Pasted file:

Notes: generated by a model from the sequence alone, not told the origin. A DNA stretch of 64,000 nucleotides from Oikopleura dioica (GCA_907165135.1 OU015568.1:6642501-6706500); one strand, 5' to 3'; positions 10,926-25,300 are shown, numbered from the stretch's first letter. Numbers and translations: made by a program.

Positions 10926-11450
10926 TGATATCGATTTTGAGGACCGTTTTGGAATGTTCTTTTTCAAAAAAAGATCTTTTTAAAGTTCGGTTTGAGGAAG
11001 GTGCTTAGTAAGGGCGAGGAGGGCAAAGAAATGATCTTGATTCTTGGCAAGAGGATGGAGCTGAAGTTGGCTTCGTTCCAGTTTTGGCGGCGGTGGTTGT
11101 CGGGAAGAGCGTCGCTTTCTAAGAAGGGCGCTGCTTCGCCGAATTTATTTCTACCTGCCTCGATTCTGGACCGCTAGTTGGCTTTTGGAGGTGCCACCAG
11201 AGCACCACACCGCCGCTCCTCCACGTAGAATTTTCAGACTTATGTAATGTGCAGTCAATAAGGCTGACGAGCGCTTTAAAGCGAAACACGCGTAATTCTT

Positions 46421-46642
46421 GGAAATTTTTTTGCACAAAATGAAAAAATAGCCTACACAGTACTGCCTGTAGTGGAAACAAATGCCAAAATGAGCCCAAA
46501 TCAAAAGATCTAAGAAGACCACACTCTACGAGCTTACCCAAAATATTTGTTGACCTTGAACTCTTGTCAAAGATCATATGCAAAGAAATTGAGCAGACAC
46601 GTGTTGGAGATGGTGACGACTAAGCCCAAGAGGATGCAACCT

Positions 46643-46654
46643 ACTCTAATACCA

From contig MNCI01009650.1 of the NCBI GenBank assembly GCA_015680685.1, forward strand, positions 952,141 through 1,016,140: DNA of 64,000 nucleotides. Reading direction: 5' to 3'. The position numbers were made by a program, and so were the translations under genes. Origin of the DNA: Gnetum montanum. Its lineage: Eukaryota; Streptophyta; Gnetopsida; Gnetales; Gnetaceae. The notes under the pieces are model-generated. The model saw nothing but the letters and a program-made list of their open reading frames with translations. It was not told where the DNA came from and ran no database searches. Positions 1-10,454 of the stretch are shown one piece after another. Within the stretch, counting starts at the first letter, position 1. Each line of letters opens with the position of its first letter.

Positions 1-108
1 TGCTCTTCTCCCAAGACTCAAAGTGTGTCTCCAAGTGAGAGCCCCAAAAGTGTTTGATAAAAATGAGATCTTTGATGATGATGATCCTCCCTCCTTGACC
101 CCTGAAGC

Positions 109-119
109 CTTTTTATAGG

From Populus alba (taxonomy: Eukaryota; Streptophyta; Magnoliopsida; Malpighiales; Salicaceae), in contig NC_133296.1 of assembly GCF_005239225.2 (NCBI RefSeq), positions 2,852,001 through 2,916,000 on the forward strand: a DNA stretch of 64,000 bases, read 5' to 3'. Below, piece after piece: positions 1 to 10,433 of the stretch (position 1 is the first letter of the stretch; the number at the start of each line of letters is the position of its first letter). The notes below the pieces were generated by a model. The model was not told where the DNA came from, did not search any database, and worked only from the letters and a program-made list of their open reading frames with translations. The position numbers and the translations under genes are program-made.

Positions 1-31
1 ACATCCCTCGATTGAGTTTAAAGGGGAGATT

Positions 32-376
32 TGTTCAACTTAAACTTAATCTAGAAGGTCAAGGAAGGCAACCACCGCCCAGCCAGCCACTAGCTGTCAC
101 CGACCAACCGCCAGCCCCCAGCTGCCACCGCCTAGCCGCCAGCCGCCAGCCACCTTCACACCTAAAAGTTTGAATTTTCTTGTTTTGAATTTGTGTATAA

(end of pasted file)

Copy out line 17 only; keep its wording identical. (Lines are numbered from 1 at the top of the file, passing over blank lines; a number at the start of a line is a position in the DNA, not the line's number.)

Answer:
Positions 109-119